Definition of accent in English:
- Certainly, you can move away from a religious culture in which you were brought up in much the same way that one can change one's accent, or mode of dress.
- Young Frank in particular has a classic southern accent and pronunciation.
- Since colonial times a strong Australian accent has been associated with lower class and broad comic characters.
- In all but parts of eastern Slovakia, the stress is on the first syllable of a word; longer words (three or more syllables) have secondary accents.
- Mania, they were told, is simply the Italian translation of the word obsession, and anyway it's pronounced with the accent on the second syllable.
- In Samoan words all syllables are given equal timing with a slight accent placed on the penultimate syllable.
- The accents and other diacritical marks we now use to write ancient Greek are comparatively late inventions.
- FYI - I had to leave out some of the accent marks on some of the Spanish words.
- It's a neat trick to have a way to spell words containing both nasalization and crucially important tone without any accents or funny letters.
- Rachmaninoff indicates that the tenor carries the melody by placing accents over each of its notes.
- Or consider the college piano student, carefully groomed to taper each Mozartean phrase just so, and deliver sharp accents in Bartok.
- Moravec takes the opening of the first in a way that connects with Bartók's piano dances, with shifting accents.
- Though there are sections on Welsh and Greek, the accent is on French, German, Spanish and Italian, each of which has a 24-lesson course attached.
- The accent is on natural materials - wood and stone.
- The accent is on making learning an enjoyable experience. ‘Look, understand, absorb and learn’ is the new mantra.
- If you're using chives as a visual accent, just sprinkle a few over whatever you're accenting.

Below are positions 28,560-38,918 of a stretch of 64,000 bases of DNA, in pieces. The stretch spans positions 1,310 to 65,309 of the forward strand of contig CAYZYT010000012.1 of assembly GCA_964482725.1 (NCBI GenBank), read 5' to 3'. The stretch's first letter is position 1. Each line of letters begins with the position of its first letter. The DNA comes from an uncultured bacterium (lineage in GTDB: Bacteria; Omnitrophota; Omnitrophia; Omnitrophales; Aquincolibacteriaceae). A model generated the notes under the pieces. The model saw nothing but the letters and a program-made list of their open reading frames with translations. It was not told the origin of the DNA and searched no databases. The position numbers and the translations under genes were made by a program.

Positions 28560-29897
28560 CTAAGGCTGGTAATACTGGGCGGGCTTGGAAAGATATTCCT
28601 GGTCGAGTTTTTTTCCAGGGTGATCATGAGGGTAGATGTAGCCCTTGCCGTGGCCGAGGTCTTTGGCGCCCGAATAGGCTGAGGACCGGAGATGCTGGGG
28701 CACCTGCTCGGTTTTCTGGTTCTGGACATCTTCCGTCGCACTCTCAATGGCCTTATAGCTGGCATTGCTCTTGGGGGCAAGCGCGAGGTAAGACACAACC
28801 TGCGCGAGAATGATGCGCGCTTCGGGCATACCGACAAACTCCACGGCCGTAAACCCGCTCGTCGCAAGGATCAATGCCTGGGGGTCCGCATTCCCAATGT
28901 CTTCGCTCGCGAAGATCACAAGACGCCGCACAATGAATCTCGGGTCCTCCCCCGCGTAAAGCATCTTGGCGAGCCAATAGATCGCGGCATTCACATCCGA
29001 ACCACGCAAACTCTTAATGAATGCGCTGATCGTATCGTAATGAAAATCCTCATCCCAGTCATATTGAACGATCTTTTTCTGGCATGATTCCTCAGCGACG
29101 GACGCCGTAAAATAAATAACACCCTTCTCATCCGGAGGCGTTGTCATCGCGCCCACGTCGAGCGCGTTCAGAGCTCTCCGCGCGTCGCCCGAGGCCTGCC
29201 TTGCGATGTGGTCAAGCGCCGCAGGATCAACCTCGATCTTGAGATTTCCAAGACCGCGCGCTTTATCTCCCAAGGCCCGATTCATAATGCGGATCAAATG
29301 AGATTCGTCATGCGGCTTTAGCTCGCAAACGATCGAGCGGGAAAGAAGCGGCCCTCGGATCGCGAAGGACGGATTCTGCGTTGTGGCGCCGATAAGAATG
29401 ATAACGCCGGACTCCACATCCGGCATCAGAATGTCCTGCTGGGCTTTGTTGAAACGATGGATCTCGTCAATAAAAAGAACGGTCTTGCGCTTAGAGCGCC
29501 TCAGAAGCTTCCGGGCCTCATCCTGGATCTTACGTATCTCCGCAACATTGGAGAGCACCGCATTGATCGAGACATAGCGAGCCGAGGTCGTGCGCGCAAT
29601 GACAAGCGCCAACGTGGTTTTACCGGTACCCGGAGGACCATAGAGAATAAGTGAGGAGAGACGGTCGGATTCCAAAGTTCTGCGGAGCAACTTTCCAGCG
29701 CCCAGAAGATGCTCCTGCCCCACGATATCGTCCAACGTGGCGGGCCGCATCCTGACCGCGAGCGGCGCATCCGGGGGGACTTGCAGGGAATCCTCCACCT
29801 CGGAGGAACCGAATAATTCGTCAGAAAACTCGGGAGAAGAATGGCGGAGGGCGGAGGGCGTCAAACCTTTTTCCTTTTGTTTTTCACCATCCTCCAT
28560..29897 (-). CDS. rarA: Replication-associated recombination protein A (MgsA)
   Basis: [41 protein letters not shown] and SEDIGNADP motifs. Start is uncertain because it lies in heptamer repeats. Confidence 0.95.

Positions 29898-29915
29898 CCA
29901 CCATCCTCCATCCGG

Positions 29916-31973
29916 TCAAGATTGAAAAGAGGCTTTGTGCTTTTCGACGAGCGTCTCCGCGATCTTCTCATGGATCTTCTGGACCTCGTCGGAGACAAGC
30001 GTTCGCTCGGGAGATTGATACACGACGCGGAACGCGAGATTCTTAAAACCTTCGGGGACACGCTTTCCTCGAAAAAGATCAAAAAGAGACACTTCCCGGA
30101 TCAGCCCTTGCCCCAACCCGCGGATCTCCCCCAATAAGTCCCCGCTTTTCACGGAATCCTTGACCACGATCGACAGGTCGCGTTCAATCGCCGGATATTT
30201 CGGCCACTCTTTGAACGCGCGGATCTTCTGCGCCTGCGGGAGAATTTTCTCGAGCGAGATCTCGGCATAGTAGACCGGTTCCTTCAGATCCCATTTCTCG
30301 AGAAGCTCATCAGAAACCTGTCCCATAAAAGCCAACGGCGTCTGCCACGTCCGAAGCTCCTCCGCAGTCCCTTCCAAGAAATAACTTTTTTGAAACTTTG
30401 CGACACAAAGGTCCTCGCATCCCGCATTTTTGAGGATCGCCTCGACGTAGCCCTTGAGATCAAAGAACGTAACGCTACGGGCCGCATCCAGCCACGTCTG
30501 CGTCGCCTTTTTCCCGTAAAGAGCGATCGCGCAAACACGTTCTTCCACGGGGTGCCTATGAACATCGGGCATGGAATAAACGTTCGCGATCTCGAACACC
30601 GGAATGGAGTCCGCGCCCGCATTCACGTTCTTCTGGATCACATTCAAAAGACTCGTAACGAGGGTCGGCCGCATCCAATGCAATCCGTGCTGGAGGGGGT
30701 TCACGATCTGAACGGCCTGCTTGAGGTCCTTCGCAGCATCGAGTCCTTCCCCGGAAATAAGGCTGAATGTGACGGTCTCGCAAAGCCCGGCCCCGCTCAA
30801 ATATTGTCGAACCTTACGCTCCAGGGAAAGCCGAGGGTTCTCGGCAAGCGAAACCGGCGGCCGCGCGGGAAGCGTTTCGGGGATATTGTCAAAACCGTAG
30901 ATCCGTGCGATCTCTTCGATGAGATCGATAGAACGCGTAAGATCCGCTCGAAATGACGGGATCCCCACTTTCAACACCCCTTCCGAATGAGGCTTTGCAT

- After a tour of five hotels in Lakes towns from Keswick to Coniston his recommendation is to inject a regional accent into the decor to get more guests to the check-in desks.
- Bright red is a bold accent in clusters of anemones and candy canes.
- His pale features were accented by his ebony hair.
- Dark hair and even darker eyes accented his pale features and an amused smile touched his thin lips.
- He had a certain smug look as the setting sun accented his facial features and bathed the luxurious office in shades of red and gold light.
- The first verse is followed by a short chorus, where the piano doubles the melody with the synth accenting the first note.
- She accented every note just-short of perfectly, fading her voice before a few high notes and before an emphasized verse to add to the atmosphere of the song.
- Kamiyama floats gorgeous shimmering melodies that fade in and out of the background, and synth squiggles periodically accent the rhythm.
- Example sentences
- Rap characteristically uses the four-stress, accentual line that has been the most common meter for spoken popular poetry in English from Anglo-Saxon verse and the border ballads to Robert Service and Rudyard Kipling.
- Each track is regularly cut up into several miniature movements, equally showcasing Buck's immaculate lo-fi production techniques, subtle mixing, accentual scratching, and predominantly soft-spoken emceeing abilities.
- Arnold also weighed in on the ongoing question of the relative merits of, and relation between, quantitative and accentual hexameter and whether accent itself constituted length comparable to that of classical prosody.
Late Middle English (in the sense 'intonation'): from Latin accentus 'tone, signal, or intensity' (from ad- 'to' + cantus 'song'), translating Greek prosōidia 'a song sung to music, intonation'.
English distinguishes the different parts or syllables of a word by stressing one of them, but the ancient Greeks pronounced them with a distinct difference in musical pitch. Syllables marked with a grave accent (for example à, from Latin gravis ‘heavy, serious’) were spoken at a comparatively low pitch, those with an acute (á, from Latin acutus ‘sharp, high’) at a higher pitch, and those with a circumflex (â, from Latin circumflexus, ‘bent around’) began at the higher pitch and descended during the pronunciation of the syllable. This gives some explanation of why the root of accent is Latin cantus ‘song’, which was a direct translation of the Greek word prosōidia (source of prosody (Late Middle English) ‘versification’). Quite a few languages (technically known as ‘tonal’ languages) still have this musical way of speaking, among them Chinese and Swedish.
Words that rhyme with accentabsent, anent, ascent, assent, augment, bent, cement, cent, circumvent, consent, content, dent, event, extent, ferment, foment, forewent, forwent, frequent, gent, Ghent, Gwent, lament, leant, lent, meant, misrepresent, misspent, outwent, pent, percent, pigment, rent, scent, segment, sent, spent, stent, Stoke-on-Trent, Tashkent, tent, torment, Trent, underspent, underwent, vent, went
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